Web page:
• Licensees. A person who is invited, or is at least not prohibited from entering the premises. For instance, an invited guest at your home is a licensee. Landowners still owe licensees a duty of care, but generally only to prevent reckless or grossly negligent conditions. 
  • Trespassers. A  trespasser is a person who enters the premises of another without permission, and they are owed the least onerous duty of care.

Proving your classification when the accident occurred is crucial to your claim.


Once you determine the applicable duty of care, you must prove the property owner or occupier breached that duty by failing to exercise reasonable care under the circumstances. This will involve showing that the hazard presented an unreasonable risk of harm, that the resulting harm was foreseeable, and that the property owner created or had actual or constructive notice of the hazard.

Causation & Damages

Finally, you must establish that their breach was the direct cause of your injury and that you suffered financial loss as a result. For instance, if you slip and fall on a spill in a grocery store but are uninjured, your claim may not succeed because you suffered no compensable injury.

Damages in a Premise Liability Claim

If you can successfully establish the elements of your claim, you will be entitled to compensation. There are generally two types of damages available: special and general. 

Special Damages

Special damages, often called economic damages in other jurisdictions, are intended to compensate victims for the actual losses incurred because of their injuries. Special damages include out-of-pocket expenses, estimates, and anticipated future costs related to the injury. Typical economic damages include:

  • Medical expenses. You can seek compensation for any medical bills from the time of the injury through the present and any anticipated future costs, such as if you will need surgery in the future or require lifelong pharmaceuticals.
  • Lost wages and inability to earn a living. You can seek compensation for the money you have lost from being unable to work until now and for future lost earnings if you cannot work further. This can also include lost benefits such as retirement and pension earnings.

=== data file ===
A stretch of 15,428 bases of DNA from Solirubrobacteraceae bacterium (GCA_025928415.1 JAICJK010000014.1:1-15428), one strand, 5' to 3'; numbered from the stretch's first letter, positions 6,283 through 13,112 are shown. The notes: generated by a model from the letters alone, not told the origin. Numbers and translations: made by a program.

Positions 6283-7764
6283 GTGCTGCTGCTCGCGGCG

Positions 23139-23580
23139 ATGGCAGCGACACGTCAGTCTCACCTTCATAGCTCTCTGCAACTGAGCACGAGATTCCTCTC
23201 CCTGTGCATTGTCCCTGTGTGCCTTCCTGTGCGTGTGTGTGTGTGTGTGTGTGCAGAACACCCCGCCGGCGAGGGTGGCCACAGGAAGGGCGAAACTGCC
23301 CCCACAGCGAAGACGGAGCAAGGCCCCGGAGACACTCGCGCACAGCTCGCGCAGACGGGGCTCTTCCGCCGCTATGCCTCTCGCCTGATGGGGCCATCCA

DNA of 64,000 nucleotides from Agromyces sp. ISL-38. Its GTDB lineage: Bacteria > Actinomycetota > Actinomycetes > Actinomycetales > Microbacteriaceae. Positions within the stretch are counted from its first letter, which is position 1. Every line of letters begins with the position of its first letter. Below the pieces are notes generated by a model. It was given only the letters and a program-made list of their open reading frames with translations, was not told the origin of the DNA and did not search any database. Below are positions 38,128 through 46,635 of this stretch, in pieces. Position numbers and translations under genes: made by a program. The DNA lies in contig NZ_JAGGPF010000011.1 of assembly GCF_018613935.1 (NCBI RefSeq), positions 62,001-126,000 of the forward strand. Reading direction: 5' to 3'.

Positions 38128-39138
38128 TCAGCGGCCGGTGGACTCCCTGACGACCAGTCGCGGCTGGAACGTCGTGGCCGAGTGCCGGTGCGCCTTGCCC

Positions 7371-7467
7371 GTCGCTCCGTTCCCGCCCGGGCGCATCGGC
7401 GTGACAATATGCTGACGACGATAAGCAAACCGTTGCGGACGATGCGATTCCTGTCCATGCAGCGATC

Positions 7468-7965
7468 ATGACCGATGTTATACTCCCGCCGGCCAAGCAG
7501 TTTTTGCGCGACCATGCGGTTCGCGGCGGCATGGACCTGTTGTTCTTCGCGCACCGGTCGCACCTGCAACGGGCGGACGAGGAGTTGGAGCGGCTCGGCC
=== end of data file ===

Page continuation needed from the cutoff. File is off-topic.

• Property damages. If any personal property was damaged, you can seek compensation for repair or replacement. 

Our attorneys can help you estimate your potential special damages.

General Damages

General damages are also intended to compensate an accident victim for their losses. However, these compensate victims for their subjective losses. These are intangible losses such as:

  • Pain and suffering;
  • Emotional distress;
  • Mental anguish;
  • Disfigurement;
  • Loss of enjoyment of life; and
  • Loss of consortium. 

General damages compensate a victim for the negative impact of their injury on their life. These damages can be challenging to calculate since they vary widely from individual to individual and are often vulnerable to interpretation and disagreement among victims and insurance companies. 

A seasoned lawyer can be the difference in significant compensation for your injuries.

Contact a Covington Premises Liability Lawyer

At Bennett Hodgins Devereaux, every personal injury case is personal to us. You never have to worry about out-of-pocket costs when hiring us. We only get paid if we recover for you. Contact us today for a compassionate, no-obligation consultation with our expert team.